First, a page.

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Published In: Hooker's Journal of Botany and Kew Garden Miscellany 3: 51. 1851. (Hooker's J. Bot. Kew Gard. Misc.) Name publication detailView in BotanicusView in Biodiversity Heritage Library
 

Project Name Data (Last Modified On 11/4/2011)
Acceptance : Accepted
Project data     (Last Modified On 11/4/2011)
Nomenclature:

32. STREPTOPOGON          Plates 41– 42.

Streptopogon Wils. in Mitt., Kew J. Bot. 3: 51, 1851. Type: Streptopogon erythrodontus (Tayl.) Wils.

Striptopogon Hampe, Flora 45: 450, 1862, orthogr. var.

Sect. Streptopogon

Sect. Streptopogon (Wils.) Mitt., Phil. Trans. R. Soc. London 168: 33, 1879, nom. superfl.

Streptopogon sect. Eustreptopogon C. Müll., Gen. Musc. Fr. 423, 1900, nom. illeg.

Sect. Calymperella C. Müll., Hedwigia 33: 128, 1894.

Sect. Streptopogonella Demar. & P. Varde, Bull. Jard. Bot. Bruxelles 26: 270, 1956. Type: Streptopogon calymperoides Demar. & P. Varde.

Habitat:

            Found on rocks and tree branches and trunks; Latin America, central and southern Africa, Madagascar and Hawaii.

Notes:

            Important characters for Streptopogon are the plant's reddish color below, lack of a central strand in the stem (Pl. 41, f. 2, 11), ovate-lanceolate leaves, costa with one stereid band and no hydroids (Pl. 41, f. 8; 42, f. 5, 14, 22), upper laminal cells smooth, basal cells little differentiated from the upper, clavate propagula often present on leaves or costa (Pl. 41, f. 14, 16, 19; 42, f. 17), perichaetial leaves not or little sheathing, seta often short (Pl. 41 1), calyptra usually scabrous-prorulose (Pl. 41, f. 9–10; 42, f. 9—as in Hypodontium), and laminal KOH reaction usually red. The peristome (Pl. 42, f. 7, 15) often is only weakly attached basally and may be removed with the operculum resulting in what appear to be gymnostomous capsules; however, Griffin (1979b) reported, from a collection with a single sporophyte with semidetached operculum and calyptra, what appears to be a true gymnostomous condition in S. calymperes. Crum (1952b) found both the synoicous and paroicous condition in a specimen of S. heterophyllus from southern Peru; the type of this species at W! is synoicous and autoicous. Streptopogon stenophyllus (Pl. 42, f. 18–22) and S. calymperoides are unique in their yellow to yellowish orange reaction to KOH; the former is, however, clearly a member of the genus, possessing characteristic weak costa, lack of a stem central strand, papillose long-mitrate calyptra, seta only slightly longer than the 2 mm-long capsule, and little-differentiated perichaetial leaves, while the latter, though known only from extremely fragmentary, sterile material, is much like S. calymperes. “Streptopogon peruvianus” (L!), although cited as a correct name in Index Muscorum (van der Wijk et al. 1959–1969) lacks a description, and is thus a nomen nudum.

Literature: Brown (1898a), Griffin (1986b), Salmon (1903), Sharp (1986).
Number of accepted species: 14
Species Examined: S. calymperes (NY), S. calymperoides (FH), S. cavifolius (TENN), S. clavipes (BUF), S. erythrodontus (NY), S. heterophyllus (L), S. matudianus (TENN), S. stenophyllus (PC).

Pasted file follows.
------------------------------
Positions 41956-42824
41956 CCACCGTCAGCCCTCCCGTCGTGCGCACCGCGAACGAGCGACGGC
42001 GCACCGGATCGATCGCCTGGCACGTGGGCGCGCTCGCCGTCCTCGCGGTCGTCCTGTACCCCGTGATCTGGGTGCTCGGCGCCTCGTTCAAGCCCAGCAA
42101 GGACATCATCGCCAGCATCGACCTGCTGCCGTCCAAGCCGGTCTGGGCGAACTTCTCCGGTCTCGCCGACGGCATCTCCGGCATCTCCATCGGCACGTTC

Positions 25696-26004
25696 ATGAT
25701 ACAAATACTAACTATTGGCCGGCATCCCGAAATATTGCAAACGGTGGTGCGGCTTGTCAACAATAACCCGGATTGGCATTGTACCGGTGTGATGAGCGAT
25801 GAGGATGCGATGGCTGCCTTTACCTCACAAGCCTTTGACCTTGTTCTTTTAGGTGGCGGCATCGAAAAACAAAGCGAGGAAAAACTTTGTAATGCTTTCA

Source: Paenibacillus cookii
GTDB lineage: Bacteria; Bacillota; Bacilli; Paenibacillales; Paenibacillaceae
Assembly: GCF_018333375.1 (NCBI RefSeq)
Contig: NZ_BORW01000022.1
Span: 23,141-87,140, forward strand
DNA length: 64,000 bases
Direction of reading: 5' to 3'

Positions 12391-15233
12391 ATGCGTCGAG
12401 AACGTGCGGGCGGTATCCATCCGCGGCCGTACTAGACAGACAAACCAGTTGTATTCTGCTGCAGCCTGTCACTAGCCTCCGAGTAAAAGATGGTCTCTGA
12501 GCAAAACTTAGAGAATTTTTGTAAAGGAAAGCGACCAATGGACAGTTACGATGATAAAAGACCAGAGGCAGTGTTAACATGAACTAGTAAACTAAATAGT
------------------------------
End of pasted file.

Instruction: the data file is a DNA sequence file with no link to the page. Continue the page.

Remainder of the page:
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            Plants growing in tufts or mats, green above, reddish brown below. Stems commonly branching, ca. 0.5–3.0 cm in length, transverse section rounded-pentagonal to elliptical, central strand absent (inner cells of central cylinder occasionally crushed), sclerodermis weakly developed to distinct, hyalodermis absent; axillary hairs of ca. 7–10 cells, basal 1–3 cells often brownish; often red-tomentose below. Leaves appressed-incurved to lax and weakly contorted when dry, widely spreading and recurved when moist, ovate-lanceolate, 2.0–6.5 mm in length, upper lamina keeled to broadly channeled, margins recurved to revolute at leaf base or to near apex, entire to denticulate or serrulate above, sometimes bordered with elongate cells below or throughout; apex acute to acuminate, occasionally rounded and cucullate; base scarcely differentiated to rectangular, somewhat decurrent; costa usually strongly bulging dorsally, percurrent to excurrent as a weakly denticulate awn, occasionally subpercurrent by several cells, superficial cells on both sides elongate and smooth, 2 rows of cells across costa ventrally at midleaf, costal transverse section round, stereid band single, usually strong and round to semicircular, ventral and dorsal epidermis present or occasionally absent, guide cells 2 in 1 layer, hydroid strand absent; upper laminal cells rectangular to rhombic, occasionally fusiform near apex leaf, 15–20 µm in width, 2(–3):1, walls thin to thick, occasionally porose, superficially equally convex on both sides of lamina; papillae absent; basal cells only weakly differentiated from the upper cells, rectangular, to 25 µm in width, 3–5:1, walls thin to weakly thickened and porose. Uni- or multiseriate (with internal longitudinal walls) elliptical propagula borne on dorsal leaf apex, apex of costa or upper leaf margins, seldom remaining on mature leaves, clavate or cylindrical, of 8–16 cells. Dioicous, paroicous, synoicous or autoicous. Perichaetia terminal, leaves somewhat enlarged, inner leaves long-elliptical to oblong, to 9.0 mm in length, not sheathing, lower cells thin-walled and rectangular in lower 3/4. Perigonia in dioicous species terminal on branches of much-branching smaller plants. Seta usually short, 0.5–9.0 mm in length, 1(–2) per perichaetium, yellowish, occasionally twisted clockwise; theca 3.0–3.5 mm in length, yellowish brown, elliptical, often with a short, rugose neck, mouth of theca occasionally flaring or forming a narrow ring, columella may protrude past mouth of theca after removal of operculum, exothecial cells rectangular, walls thin to weakly thickened, stomates phaneropore, at base of theca, annulus of ca. 4 rows of weakly vesiculose cells, persistent; peristome teeth 16–32 (reportedly absent in one species), often coming off with operculum, often strongly spreading when wet, twisted when dry, linear, filamentous, variously cleft, densely spiculose, ca. 1000–1400 µm, with several articulations, twisted counterclockwise ca. once, basal membrane 70–800 µm in height, densely spiculose. Operculum conic, ca. 0.9–2.0 mm in length, cells twisted counterclockwise ca. once. Calyptra conic-mitrate, lobed below, strongly papillose (prorulose) with upward pointing simple papillae (but reportedly smooth in three species), 2.0–3.0 mm in length. Spores ca. 13–15(–30) µm in diameter, light brown, densely papillose. Laminal KOH color reaction usually red, occasionally yellow to yellowish orange. Reported chromosome number n = 20.